Kingston City Park sees plenty of activity, and even more so on a sunny and humid day. However scenes like these will become less common as school gets closer. The provincial government says students can return to school for in-person learning — full days, five days a week.
A local parent who was at the park wants to see kids back in classes.
“I think the children should go back to school. It’s been a whole year of lost education, lost socialization — children need it, they need that to grow” says Johna Widmann.
Bill Halleran, a grandparent who was at the park says “they’re going back which is the main thing. There’s going to be a few hiccups of course — you just have to practise patience and kindness and all that other stuff — show the way for the little one.”
Another mom that was at the park with her child says “I’m excited that the schools will be open and I’m excited for my son to start junior kindergarten.”
Brooke MacKinnon is not only a mom — she’s also an elementary school teacher. She’s glad in-person learning is back on the docket.
“It’s much better than being online — that’s for sure. I think socially and academically — I mean as a teacher no matter how hard you try you just can’t get through the same amount of content on line” says MacKinnon.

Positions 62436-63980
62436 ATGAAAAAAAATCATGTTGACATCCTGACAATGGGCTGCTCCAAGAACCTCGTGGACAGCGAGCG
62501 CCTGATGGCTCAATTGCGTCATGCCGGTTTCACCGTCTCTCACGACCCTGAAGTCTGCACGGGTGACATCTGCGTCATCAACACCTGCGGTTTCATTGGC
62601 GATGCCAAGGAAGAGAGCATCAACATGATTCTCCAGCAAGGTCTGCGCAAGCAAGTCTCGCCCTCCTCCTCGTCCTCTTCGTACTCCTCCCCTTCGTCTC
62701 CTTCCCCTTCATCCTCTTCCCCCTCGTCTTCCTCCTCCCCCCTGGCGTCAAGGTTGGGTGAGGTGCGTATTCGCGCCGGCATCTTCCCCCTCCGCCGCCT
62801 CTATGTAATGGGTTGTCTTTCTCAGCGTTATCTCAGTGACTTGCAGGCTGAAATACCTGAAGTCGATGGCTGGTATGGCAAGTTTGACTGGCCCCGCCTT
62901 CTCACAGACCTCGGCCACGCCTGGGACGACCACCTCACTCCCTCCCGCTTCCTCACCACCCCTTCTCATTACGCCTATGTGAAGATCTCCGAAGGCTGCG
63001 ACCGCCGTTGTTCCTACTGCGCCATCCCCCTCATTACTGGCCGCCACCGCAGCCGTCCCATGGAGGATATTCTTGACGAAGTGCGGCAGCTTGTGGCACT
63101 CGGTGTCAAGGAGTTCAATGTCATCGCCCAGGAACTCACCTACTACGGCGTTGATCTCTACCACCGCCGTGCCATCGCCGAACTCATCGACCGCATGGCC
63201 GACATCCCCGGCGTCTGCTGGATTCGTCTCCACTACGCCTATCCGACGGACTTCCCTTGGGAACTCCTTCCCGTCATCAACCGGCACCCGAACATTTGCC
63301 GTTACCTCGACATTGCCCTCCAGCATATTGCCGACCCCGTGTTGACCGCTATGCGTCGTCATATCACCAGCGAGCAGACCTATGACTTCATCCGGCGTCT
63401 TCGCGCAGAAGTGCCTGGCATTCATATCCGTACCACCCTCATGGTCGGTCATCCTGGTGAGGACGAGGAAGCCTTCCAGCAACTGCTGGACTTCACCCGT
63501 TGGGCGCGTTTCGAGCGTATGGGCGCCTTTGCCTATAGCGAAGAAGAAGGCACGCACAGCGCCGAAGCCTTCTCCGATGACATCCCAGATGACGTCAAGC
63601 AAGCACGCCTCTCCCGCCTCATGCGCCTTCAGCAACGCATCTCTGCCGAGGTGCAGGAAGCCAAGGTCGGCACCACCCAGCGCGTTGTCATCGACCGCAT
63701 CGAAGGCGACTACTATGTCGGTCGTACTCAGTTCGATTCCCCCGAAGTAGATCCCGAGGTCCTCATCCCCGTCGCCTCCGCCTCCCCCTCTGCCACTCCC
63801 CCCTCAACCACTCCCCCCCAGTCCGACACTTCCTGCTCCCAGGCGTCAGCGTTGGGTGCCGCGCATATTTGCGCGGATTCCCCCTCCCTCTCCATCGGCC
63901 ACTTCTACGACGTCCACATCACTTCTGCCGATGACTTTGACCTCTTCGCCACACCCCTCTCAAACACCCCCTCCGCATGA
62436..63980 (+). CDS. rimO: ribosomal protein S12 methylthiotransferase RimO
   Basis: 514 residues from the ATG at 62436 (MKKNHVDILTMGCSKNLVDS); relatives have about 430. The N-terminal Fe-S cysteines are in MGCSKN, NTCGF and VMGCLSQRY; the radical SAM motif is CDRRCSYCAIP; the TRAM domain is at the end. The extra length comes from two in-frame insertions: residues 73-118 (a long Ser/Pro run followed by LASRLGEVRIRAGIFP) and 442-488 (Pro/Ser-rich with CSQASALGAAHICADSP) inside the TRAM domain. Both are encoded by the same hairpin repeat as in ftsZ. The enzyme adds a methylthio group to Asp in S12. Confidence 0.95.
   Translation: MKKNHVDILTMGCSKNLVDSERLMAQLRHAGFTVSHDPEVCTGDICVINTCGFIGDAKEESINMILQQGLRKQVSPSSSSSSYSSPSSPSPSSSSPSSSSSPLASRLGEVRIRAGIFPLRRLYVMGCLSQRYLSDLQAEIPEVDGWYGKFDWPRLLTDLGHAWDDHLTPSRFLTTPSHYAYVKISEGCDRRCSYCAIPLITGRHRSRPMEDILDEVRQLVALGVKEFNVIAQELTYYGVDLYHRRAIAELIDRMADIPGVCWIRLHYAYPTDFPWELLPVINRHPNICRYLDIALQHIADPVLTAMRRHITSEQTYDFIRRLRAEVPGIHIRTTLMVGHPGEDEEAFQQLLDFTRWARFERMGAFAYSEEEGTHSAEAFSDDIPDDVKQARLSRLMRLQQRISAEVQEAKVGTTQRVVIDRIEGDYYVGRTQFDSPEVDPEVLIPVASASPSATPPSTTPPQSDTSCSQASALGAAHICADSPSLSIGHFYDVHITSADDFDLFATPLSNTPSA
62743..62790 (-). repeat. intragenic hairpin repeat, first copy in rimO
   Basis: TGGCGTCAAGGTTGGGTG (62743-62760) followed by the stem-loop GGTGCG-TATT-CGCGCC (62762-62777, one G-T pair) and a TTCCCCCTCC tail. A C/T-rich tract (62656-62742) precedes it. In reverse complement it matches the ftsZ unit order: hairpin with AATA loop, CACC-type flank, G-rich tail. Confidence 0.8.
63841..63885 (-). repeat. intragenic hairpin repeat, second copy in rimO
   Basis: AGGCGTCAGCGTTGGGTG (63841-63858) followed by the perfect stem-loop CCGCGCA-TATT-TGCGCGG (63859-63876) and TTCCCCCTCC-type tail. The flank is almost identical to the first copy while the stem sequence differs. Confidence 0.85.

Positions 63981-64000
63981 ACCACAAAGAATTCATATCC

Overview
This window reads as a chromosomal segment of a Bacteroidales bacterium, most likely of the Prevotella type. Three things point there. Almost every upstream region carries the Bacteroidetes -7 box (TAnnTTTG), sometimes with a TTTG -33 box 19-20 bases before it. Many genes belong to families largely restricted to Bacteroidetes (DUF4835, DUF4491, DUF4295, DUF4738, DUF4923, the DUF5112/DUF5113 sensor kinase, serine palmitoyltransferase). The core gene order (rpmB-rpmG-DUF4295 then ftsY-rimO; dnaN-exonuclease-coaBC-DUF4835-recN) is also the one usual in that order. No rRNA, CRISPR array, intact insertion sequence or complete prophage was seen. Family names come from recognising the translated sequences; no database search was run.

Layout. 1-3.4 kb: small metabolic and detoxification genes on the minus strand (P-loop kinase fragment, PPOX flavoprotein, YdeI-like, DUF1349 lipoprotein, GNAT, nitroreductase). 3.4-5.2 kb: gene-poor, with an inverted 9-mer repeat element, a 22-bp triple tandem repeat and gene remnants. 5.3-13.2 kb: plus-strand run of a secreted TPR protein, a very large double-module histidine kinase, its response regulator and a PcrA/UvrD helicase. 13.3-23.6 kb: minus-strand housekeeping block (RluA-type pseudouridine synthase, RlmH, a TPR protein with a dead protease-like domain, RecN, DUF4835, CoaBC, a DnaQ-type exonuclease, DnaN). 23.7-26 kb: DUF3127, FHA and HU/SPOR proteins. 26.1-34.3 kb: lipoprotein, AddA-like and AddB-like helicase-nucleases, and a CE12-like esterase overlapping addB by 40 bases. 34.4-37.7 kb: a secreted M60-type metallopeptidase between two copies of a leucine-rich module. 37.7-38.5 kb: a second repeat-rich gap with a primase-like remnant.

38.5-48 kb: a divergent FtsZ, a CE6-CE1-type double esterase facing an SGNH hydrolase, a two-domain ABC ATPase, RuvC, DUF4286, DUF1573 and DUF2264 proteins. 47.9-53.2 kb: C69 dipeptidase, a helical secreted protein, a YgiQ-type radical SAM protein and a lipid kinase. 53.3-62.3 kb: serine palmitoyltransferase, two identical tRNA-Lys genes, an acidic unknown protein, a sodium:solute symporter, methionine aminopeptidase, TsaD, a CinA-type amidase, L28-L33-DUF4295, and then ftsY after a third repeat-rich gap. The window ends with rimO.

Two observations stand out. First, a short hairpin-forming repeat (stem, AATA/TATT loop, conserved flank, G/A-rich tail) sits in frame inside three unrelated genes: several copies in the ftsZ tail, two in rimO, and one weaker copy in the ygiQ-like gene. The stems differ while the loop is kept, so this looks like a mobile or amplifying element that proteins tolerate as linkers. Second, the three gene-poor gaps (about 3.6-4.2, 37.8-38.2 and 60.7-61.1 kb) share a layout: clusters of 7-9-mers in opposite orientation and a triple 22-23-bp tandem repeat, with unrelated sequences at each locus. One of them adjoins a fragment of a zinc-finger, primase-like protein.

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MacKinnon says some teachers also agree with her, saying certain students are more at risk than others.
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“And I found and I know some other teachers did too — it’s those most at risk students who — those most vulnerable students who weren’t on line or who didn’t learn as well on line and it’s always so painful as a teacher when they’re even more disadvantaged so I think it will be really great to be back in the classroom on that level.” MacKinnon says.
“Children need structure in order to grow and they’re not getting that right now. Parents are struggling to educate them on their own — some parents have to work, they can’t get on line and help their children — they need to be in the classroom” says Wildmann.
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The province announced that COVID vaccinations will not be mandatory for students or staff — it is also injecting millions into schools to improve ventilation. Local MPP of Kingston and the Islands, Ian Arthur says
“I think we have to get kids into school, I don’t think the question is so much about whether it makes sense to get kids back to school — it certainly does — the real question is how do we get them back into school safely and in a manner where they’re not going to be pulled back out of it at any point.”
Whether those efforts will be enough to avoid more school closures remains to be seen.
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